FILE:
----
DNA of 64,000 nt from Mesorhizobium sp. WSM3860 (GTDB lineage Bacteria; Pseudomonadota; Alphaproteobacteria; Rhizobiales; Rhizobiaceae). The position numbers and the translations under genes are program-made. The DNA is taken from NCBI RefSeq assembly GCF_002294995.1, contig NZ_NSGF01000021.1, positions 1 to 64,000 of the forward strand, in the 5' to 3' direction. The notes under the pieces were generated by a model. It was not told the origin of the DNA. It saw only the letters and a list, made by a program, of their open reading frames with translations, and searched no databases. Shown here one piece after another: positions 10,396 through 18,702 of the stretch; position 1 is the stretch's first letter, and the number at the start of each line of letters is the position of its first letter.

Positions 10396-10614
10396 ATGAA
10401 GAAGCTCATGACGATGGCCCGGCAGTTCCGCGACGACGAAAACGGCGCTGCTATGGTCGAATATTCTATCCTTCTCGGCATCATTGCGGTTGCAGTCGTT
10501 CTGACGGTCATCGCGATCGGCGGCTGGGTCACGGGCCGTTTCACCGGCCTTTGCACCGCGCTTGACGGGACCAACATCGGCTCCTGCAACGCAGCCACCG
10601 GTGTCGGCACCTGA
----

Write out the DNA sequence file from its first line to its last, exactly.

DNA of 64,000 nt from Mesorhizobium sp. WSM3860 (GTDB lineage Bacteria; Pseudomonadota; Alphaproteobacteria; Rhizobiales; Rhizobiaceae). The position numbers and the translations under genes are program-made. The DNA is taken from NCBI RefSeq assembly GCF_002294995.1, contig NZ_NSGF01000021.1, positions 1 to 64,000 of the forward strand, in the 5' to 3' direction. The notes under the pieces were generated by a model. It was not told the origin of the DNA. It saw only the letters and a list, made by a program, of their open reading frames with translations, and searched no databases. Shown here one piece after another: positions 10,396 through 18,702 of the stretch; position 1 is the stretch's first letter, and the number at the start of each line of letters is the position of its first letter.

Positions 10396-10614
10396 ATGAA
10401 GAAGCTCATGACGATGGCCCGGCAGTTCCGCGACGACGAAAACGGCGCTGCTATGGTCGAATATTCTATCCTTCTCGGCATCATTGCGGTTGCAGTCGTT
10501 CTGACGGTCATCGCGATCGGCGGCTGGGTCACGGGCCGTTTCACCGGCCTTTGCACCGCGCTTGACGGGACCAACATCGGCTCCTGCAACGCAGCCACCG
10601 GTGTCGGCACCTGA